Cortisone is a general, naturally-occurring corticosteroid that contains both glucocorticoid activity and mineralcorticoid activity. To prevent this baseball post from becoming a pharmacy lecture, I will simply state that glucocorticoid activity is desired because it is basically synonymous with anti-inflammatory activity. Since cortisone has both glucocorticoid activity and mineralcorticoid activity, it never was the best option as an anti-inflammatory. Thus, I will discuss a synthetic product that has virtually 100% anti-inflammatory (glucocorticoid) activity:
Kenalog (triamcinolone) structure:
Source: My Medicinal Chemistry Notes
As you can see, the structure for triamcinolone is pretty similar to that of cortisone and hydrocortisone. However, considering it is a synthetic, its manufacturers were able to tweak its structure to allow for enhanced glucocorticoid activity, which in turn (as I described above) leads to more anti-inflammatory activity. Those few tweaks are circled in red, and though they may not seem like much, they really do make a huge difference when it comes to the specificity of a drug's action.
Okay, it's an anti-inflammatory, but how does it actually work?
This is where pharmaceutical jargon takes over. I will provide the word-for-word mechanism of action from Clinical Pharmacology and then do my best to explain what it means it layman's terms.
"Triamcinolone induces peptides called lipocortins. Lipocortins antagonize phospholipase A2, an enzyme which causes the breakdown of leukocyte lysosomal membranes to release arachidonic acid. This action decreases the subsequent formation and release of endogenous inflammatory mediators including prostaglandins, kinins, histamine, liposomal enzymes and the complement system."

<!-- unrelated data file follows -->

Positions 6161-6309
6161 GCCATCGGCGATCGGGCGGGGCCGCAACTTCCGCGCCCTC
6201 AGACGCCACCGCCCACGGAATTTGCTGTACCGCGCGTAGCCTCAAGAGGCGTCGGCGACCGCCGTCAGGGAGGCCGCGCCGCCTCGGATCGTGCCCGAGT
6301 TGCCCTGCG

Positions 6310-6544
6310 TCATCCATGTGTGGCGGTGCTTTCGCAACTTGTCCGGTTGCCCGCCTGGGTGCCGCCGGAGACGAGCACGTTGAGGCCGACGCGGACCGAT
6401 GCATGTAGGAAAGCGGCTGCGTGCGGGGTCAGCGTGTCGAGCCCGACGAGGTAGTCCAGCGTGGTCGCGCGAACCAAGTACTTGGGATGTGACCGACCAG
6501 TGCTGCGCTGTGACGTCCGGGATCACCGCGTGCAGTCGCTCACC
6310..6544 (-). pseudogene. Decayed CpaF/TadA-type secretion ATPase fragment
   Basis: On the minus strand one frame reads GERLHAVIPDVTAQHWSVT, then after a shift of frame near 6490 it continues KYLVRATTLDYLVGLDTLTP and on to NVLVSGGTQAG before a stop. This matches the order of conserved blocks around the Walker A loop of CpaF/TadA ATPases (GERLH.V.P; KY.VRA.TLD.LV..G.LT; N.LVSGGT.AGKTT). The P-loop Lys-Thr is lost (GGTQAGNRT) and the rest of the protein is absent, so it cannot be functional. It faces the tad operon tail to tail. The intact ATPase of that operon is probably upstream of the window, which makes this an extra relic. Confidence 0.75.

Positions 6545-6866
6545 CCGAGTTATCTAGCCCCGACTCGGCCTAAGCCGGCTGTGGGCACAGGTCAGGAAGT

Basically, his brain noticed something mechanically wrong going on in his shoulder joint and subsequently caused the release of arachidonic acid. The arachidonic acid triggered the release of a bunch of inflammatory particles that accumulated in his shoulder causing swelling. This swelling is what caused the pain Garcia felt while throwing. Triamcinolone, through the release of little proteins (peptides) called lipocortins, works against this process by preventing the release of arachidonic acid in the first place. Triamcinolone is extremely potent and has been proven to be very effective.
The reason why triamcinolone injections (aka "cortisone shots") can be considered more effective than oral anti-inflammatory medications is because they get to the site of inflammation (Garcia's shoulder) much quicker, and they tend to stay at the site of the inflammation longer in order to produce maximal effect.
So what does this all mean for Garcia? He should be feeling much better right now because the injection takes just a few hours to start having an effect and can last for a week or two depending on the patient. The swelling should have begun to subside and his pain should be diminished. However, what will happen when he begins throwing again? That remains to be seen, but I strongly believe there is something mechanically wrong with his shoulder/pitching motion and that he will unfortunately have to work his way around it for the rest of his career.
- Dr. Kim Beck for my medicinal chemistry notes and knowledge
- UpToDate Online for the information on bursitis
- Clinical Pharmacology for the information on the mechanism of action for triamcinolone